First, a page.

In 1949, McDonald unexpectedly resigned to accept the presidency of Los Angeles State College. Dr. Christen Jensen, professor emeritus, served as acting president until Ernest L. Wilkinson was appointed BYU’s seventh president in 1950. A successful Washington lawyer, a BYU graduate, and a devoted supporter of the university, Wilkinson set out to build the school in every area. One of his first major efforts was to increase the student body. Successful innovations included sending faculty members to speak in stake conferences on the benefits of a BYU education, recruiting returning missionaries, asking mission presidents to urge parents to send their children to BYU, obtaining names of high-school graduates through their bishops, visiting area high schools, and advertising the university through radio, television, magazines, and newspapers. The result was an increase of five thousand students between 1950 and 1956, bringing the total to ten thousand.
To meet the increasing need for faculty, the English Department hired many new members during the early and mid-1950s. Most would spend their whole teaching careers at BYU, forming the department’s core faculty for the next thirty years. These included Dean B. Farnsworth, Edward L. Hart, Marshall R. Craig, Samuel C. Monson, Robert K. Thomas, Zane G. Alder, Dale S. Bailey, Ross S. Esplin, David L. Evans, Nan Osmond Grass, John (Jack) E. McKendrick, Ernest L. Olson, Lyman F. Smart, Homer G. Stratham, Woodruff C. Thomson, Glena D. Wood, Bruce B. Clark, Marden J. Clark, Irene O. Spears, Soren F. Cox, Richard G. Ellsworth, Ernest Olson, John Thomas, and John S. Harris.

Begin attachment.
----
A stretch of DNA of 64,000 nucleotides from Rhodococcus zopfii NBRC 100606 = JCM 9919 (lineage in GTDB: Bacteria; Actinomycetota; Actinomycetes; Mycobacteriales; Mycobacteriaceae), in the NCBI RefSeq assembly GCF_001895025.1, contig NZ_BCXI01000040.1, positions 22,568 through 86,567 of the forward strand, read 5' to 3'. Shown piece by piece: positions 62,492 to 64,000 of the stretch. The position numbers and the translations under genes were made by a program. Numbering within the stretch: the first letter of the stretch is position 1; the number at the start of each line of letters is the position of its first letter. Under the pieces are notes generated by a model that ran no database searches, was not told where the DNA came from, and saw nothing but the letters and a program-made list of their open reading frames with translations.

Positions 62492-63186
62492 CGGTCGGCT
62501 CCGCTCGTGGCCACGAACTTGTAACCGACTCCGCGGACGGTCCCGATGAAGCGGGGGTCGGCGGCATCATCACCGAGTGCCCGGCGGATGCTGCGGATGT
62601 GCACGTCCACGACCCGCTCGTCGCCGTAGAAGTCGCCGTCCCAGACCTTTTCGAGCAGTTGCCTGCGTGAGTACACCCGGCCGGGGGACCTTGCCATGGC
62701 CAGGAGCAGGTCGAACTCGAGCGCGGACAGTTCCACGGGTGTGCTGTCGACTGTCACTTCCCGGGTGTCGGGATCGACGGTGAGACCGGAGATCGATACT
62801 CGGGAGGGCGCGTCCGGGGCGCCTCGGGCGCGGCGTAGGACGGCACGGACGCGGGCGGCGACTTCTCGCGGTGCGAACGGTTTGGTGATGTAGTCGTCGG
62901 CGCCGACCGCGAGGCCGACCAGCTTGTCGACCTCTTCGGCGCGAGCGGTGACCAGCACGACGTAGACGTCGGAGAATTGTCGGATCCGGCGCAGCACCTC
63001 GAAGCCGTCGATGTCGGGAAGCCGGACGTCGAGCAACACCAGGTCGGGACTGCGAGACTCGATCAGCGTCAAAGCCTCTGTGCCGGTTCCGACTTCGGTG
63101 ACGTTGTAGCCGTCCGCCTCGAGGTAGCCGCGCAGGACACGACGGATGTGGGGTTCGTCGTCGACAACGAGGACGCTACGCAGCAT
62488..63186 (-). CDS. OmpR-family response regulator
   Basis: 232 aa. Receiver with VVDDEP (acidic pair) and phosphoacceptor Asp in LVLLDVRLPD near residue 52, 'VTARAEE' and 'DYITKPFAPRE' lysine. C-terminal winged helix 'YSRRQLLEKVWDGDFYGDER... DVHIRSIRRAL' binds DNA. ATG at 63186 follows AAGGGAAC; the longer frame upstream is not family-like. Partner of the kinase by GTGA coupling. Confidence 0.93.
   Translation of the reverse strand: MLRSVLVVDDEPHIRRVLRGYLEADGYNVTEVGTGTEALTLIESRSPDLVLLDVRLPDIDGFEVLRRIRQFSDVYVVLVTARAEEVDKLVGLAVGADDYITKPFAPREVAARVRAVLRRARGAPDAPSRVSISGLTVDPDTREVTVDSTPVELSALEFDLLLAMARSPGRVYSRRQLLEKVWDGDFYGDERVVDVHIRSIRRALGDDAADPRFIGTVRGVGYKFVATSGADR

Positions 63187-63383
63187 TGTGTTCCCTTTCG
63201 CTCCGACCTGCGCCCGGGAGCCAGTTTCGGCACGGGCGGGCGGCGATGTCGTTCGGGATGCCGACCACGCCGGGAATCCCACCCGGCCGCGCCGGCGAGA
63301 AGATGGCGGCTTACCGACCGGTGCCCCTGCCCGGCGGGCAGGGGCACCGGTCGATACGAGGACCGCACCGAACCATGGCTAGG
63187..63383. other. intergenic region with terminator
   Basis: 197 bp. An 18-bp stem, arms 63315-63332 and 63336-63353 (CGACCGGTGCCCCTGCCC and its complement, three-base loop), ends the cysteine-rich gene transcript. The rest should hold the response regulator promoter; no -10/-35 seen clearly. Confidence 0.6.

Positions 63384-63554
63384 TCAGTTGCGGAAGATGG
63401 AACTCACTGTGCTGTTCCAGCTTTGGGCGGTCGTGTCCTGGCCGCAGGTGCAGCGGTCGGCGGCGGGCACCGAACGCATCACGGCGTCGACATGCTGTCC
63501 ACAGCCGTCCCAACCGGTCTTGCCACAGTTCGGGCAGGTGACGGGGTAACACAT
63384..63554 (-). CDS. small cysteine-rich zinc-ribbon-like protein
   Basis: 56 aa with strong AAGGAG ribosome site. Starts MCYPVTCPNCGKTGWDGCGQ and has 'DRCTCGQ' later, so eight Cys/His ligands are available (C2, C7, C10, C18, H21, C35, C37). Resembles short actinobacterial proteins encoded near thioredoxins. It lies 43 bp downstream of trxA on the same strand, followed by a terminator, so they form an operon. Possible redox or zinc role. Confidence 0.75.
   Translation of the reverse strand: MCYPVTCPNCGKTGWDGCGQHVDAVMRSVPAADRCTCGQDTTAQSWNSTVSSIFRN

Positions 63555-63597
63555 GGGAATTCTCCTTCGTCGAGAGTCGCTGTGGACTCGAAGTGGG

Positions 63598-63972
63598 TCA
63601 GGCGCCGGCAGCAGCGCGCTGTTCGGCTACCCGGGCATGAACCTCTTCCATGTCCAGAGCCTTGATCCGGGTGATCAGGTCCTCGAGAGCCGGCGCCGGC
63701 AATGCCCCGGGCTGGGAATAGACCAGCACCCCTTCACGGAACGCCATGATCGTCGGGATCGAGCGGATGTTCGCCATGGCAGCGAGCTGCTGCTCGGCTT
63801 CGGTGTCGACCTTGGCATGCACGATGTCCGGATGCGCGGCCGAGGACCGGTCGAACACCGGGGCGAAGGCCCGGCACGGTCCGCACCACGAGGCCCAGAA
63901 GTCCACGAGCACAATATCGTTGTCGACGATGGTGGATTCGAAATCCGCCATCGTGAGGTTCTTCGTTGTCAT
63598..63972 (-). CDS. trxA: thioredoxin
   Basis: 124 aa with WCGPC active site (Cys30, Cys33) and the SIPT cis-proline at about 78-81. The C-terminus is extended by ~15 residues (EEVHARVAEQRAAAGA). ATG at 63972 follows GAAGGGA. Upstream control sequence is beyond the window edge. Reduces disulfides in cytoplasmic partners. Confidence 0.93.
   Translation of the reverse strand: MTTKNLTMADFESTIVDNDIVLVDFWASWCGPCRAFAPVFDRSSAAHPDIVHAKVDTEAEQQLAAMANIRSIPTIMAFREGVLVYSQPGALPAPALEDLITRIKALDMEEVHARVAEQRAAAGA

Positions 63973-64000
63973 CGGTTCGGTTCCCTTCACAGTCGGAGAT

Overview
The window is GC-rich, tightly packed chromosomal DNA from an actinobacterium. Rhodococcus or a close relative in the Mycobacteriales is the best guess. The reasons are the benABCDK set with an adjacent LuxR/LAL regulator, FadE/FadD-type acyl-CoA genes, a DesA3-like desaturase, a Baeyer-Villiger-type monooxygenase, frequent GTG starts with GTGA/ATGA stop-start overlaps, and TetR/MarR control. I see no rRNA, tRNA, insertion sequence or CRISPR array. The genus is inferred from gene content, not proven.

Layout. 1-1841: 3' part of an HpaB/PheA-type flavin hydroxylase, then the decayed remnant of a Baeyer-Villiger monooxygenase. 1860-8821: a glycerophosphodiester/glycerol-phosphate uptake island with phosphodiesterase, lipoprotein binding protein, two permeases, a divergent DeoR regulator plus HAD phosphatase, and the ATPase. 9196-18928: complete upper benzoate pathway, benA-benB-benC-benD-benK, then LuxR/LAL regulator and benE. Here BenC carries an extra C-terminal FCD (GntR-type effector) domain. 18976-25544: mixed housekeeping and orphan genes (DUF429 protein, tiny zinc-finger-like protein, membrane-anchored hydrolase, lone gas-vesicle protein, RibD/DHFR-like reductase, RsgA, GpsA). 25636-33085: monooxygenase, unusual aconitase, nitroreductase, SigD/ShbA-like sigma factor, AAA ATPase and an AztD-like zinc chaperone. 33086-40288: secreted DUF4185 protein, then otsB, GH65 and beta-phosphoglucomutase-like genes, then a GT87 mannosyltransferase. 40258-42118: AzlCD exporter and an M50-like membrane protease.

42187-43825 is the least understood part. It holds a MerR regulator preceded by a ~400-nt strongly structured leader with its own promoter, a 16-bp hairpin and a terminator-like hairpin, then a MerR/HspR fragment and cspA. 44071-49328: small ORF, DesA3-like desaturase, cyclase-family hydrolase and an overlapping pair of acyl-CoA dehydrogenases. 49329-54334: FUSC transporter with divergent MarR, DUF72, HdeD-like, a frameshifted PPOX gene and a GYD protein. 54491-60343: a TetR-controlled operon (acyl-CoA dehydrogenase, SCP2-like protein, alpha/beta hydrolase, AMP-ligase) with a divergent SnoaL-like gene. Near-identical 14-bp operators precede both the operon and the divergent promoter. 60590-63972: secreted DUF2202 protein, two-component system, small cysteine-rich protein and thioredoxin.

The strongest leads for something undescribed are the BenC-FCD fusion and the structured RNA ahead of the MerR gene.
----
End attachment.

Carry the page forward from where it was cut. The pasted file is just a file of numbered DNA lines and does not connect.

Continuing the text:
Several of the male faculty had completed their graduate degrees through the G.I. Bill following their discharge from military service after 1945. Some faculty who did not have their doctorates finished during summers or took leaves to do so. It was not unusual for department faculty to finish dissertations several years after completing all class work. The record was ten years.
As an example of what new faculty members were bringing to the department and its students, John S. Harris had taught technical writing as a doctoral student. Knowing the value of the course for students in engineering and the biological and physical sciences, Harris surveyed faculty in these departments to find out if they favored the course. Given the enthusiastic response, he then approached the English Department and received approval for a lower-division course. Later, with the help of other interested faculty members, Harris designed the course and trained faculty where necessary. The course proved popular, and soon multiple sections were being taught. When in the early seventies the department moved to a vertical composition program, with students taking one freshman English course and an upper-division writing course, Technical Writing, now numbered 316, became the required course for engineering and science students.
During the 1950s, because of the rapidly growing numbers of students, freshman English classes ran from thirty to forty students and literature classes from fifty to one hundred. Typical teaching loads for faculty were from twelve to sixteen credit hours per quarter.